What coating options are available for my aluminum casting?

When selecting a finish for your aluminum casting, knowing what your application requires and what coating options are available is a great place to start.


The term “As-Cast” refers to the surface smoothness and texture of a casting. As-Cast surfaces are measured using Root Mean Square (RMS), a numeric grading system derived from a mathematical formula. View the Cast Microfinish Comparator

Permanent mold As-Cast finishes typically range between 200-420 RMS. However, with LA Aluminum’s special mold preparation techniques and proprietary processes, we regularly achieve castings in the 150-250 RMS range. Imagine a keyboard surface as 60 RMS and an orange peel being 420 RMS.

As-cast finishes are common in commercial grade applications. Depending on your product requirements, as-cast surface finish may be perfectly suitable without any further machining or coatings.


Anodizing is an electrolytic passivation process used to increase the thickness of the naturally occurring protective insulating oxide layer in aluminum. Anodizing increases corrosion resistance and wear, provides better adhesion for paint and can be applied in a variety of colors. Anodize does not chip off like some paints.

It should be noted that there will be some anodize color difference between machined surfaces and natural as-cast surfaces. Also, color consistency of anodized castings can vary depending on the amount of silicon content in a given aluminum alloy.  

Anodized aluminum castings are commonly found in aerospace, automotive, military, commercial and consumer product applications. Anodizing is also used to prevent galling of threaded components. 

Chromate Conversion

Aluminum Chromate Conversion Coatings per MIL-C-5541 (MIL-DTL-5541) and ASTM B449-93

Chromate conversion, sometimes called chem film or by their trade names Alodine, Irridite, or Bonderite, is a chemical conversion process that provides protection from corrosion. Chromate conversion is primarily used as a corrosion inhibitor, although it is sometimes used as a primer to improve adherence of paints and adhesives, as a decorative finish, or to preserve electrical conductivity. This finish gives the casting a light golden color and results in no measurable buildup on the parts.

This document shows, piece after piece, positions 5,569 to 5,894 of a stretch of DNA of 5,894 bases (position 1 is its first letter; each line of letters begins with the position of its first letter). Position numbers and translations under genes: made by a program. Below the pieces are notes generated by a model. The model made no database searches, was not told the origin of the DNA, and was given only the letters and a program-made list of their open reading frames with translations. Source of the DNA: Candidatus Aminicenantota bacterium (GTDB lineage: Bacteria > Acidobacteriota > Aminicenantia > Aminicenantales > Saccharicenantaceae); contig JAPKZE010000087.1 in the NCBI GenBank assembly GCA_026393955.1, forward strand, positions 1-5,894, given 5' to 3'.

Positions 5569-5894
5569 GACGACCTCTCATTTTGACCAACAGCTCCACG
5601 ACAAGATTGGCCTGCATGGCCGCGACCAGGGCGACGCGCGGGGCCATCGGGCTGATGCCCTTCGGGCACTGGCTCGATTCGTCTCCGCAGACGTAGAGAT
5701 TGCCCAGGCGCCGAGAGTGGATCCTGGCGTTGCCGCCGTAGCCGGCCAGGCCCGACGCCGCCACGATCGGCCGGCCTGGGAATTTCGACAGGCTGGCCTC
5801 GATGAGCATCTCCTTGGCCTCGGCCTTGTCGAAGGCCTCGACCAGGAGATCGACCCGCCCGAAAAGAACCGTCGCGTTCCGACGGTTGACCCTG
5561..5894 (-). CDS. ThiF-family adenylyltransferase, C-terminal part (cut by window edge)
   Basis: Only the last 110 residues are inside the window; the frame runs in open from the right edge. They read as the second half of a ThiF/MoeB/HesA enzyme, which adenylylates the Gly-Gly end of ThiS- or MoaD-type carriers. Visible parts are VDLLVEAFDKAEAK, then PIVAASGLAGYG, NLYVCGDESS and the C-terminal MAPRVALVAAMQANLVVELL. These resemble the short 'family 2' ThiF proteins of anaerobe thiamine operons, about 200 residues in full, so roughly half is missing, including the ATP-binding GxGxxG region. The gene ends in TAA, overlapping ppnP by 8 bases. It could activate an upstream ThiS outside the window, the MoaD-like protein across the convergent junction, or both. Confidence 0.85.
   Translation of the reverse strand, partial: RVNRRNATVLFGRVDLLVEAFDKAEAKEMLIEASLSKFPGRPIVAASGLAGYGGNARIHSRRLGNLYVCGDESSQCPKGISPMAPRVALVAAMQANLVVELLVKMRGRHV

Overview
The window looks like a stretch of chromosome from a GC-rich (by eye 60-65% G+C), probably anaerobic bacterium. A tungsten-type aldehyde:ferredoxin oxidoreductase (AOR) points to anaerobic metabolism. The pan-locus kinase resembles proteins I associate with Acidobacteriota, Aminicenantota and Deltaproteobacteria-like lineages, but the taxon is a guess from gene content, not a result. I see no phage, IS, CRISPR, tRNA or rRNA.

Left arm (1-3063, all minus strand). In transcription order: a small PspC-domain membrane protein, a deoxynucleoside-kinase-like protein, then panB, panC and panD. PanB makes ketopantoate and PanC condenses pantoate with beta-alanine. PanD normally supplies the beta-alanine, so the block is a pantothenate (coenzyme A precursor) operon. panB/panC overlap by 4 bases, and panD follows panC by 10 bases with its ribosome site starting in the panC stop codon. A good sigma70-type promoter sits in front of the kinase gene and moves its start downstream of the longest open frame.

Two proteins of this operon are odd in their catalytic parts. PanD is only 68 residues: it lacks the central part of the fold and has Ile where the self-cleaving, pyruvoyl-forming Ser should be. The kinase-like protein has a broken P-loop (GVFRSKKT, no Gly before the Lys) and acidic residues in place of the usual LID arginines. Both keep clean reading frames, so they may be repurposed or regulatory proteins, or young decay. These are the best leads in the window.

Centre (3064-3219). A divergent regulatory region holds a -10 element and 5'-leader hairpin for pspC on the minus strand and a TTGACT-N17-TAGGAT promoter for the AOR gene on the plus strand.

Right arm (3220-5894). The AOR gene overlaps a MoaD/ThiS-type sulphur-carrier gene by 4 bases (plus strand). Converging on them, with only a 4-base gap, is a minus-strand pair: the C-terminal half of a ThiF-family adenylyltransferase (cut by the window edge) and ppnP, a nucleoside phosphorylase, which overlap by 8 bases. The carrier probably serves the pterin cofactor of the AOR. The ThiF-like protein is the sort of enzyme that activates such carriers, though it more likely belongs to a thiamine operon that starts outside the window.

Chromate conversion aluminum castings are commonly used in aircraft components, military hardware, automotive, and marine applications. 

Powder Coat

Powder coating provides a durable cosmetic finish that protects the part from environmental factors. It is applied electrostatically as a free-flowing dry powder and then cured under heat or ultra-violet light. The powder itself may be a thermoplastic or thermoset polymer. 

Powder coated products are resistant to diminished coating quality due to impact, moisture, chemicals, and other extreme conditions. In turn, this reduces risk of scratches, chipping, abrasions, corrosion, and other wear issues.

Powder coated aluminum castings come in virtually any color and texture to fit your specifications. Powder coat is suitable for almost any application though commonly found in dental, oil and gas, automotive, marine, alternative energy, instrumentation, safety fall gear, and many other applications. 

Sand/Bead Blast

Sandblasting, also called abrasive blasting, is the operation of forcibly propelling a stream of abrasive material such as sand, against a surface under high pressure. The result is used to smooth a rough surface, roughen a smooth surface, shape a surface or remove surface contaminants. 

Bead blasting is the process of removing surface deposits by applying fine glass beads at a high pressure without damaging the surface. Bead blasting results in a “dull” or “satin” finish.

Sandblasted or bead blasted aluminum castings are used in a wide variety of applications. Parts can be blasted to prepare the cast surface for additional coatings. It can also be specified for cosmetic reasons to blend parting lines or finishing marks. Both blast methods result in a consistent, uniform surface finish.

Bright Dip

Bright Dip is a chemical or electro-brightening treatment which produces an extremely high luster on aluminum. The harder tempered the alloy is, the brighter the end product will be. The bright dipping process smooths the microscopic roughness or “peaks and valleys” on the surface of aluminum. The process does not remove scratches or lines on the alloy.

Bright dip is generally used for cosmetic purposes and can also be applied prior to anodizing to enhance the parts overall brightness. Anodizing after bright dip prevents corrosion, scratching or fading.

Bright dipped aluminum castings are used in any application where the cosmetic appearance of bright, lustrous aluminum castings is important. 


Cast-in raised lettering, logos, or trademark is a great way to promote marketing and branding your product. Many clients use this as a way for their product to be found on the replacement parts aftermarket. This is also a great way for them to tell their customers who they are and where similar products can be found.

LA Aluminum can cast letters, numbers, logos, trademarks or markings onto products. This is done by cutting the design into the mold itself. Because the mold is permanent, each design will be replicated onto the casting with accuracy.

Your lettering or trademark logo will need to be designed with a little draft to allow the casting to release from the mold with ease. There is no limit to the type of font. However, the designs should be raised whenever possible. The minimum letter size for raised letters is 1/8″ with 1/4″ preferred.

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Talk with one of our casting specialists for more information.

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